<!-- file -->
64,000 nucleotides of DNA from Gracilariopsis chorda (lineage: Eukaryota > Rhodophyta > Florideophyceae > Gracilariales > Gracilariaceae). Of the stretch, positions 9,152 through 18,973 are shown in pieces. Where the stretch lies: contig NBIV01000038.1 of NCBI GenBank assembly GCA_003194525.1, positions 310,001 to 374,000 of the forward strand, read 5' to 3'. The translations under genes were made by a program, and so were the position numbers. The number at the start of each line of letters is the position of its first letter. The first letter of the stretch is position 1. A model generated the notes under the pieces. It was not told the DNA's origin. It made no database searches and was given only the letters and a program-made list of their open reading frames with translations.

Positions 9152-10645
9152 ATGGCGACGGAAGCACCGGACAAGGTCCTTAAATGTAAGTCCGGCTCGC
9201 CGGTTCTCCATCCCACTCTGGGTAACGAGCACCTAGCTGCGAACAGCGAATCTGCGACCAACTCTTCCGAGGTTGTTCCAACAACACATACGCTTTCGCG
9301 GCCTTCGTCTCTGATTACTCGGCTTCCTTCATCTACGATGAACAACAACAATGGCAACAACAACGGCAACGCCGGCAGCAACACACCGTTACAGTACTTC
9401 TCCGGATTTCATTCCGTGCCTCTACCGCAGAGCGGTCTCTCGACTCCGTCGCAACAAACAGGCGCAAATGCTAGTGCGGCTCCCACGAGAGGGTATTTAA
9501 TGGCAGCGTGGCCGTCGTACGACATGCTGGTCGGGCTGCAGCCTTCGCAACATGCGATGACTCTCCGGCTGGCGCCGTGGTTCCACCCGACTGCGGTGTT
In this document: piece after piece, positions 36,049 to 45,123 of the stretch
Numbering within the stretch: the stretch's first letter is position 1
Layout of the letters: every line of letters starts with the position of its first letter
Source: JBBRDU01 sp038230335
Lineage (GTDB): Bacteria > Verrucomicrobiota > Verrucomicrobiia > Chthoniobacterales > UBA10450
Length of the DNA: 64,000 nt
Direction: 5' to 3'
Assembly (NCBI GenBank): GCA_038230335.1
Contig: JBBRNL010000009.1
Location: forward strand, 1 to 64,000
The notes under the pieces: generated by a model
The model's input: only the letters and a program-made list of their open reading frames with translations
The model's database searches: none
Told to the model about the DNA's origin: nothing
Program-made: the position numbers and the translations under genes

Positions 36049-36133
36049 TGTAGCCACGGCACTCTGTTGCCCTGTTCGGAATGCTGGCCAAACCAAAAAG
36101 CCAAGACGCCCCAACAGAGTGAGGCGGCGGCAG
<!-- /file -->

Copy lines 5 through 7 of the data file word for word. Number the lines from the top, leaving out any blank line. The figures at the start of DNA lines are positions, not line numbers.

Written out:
9301 GCCTTCGTCTCTGATTACTCGGCTTCCTTCATCTACGATGAACAACAACAATGGCAACAACAACGGCAACGCCGGCAGCAACACACCGTTACAGTACTTC
9401 TCCGGATTTCATTCCGTGCCTCTACCGCAGAGCGGTCTCTCGACTCCGTCGCAACAAACAGGCGCAAATGCTAGTGCGGCTCCCACGAGAGGGTATTTAA
9501 TGGCAGCGTGGCCGTCGTACGACATGCTGGTCGGGCTGCAGCCTTCGCAACATGCGATGACTCTCCGGCTGGCGCCGTGGTTCCACCCGACTGCGGTGTT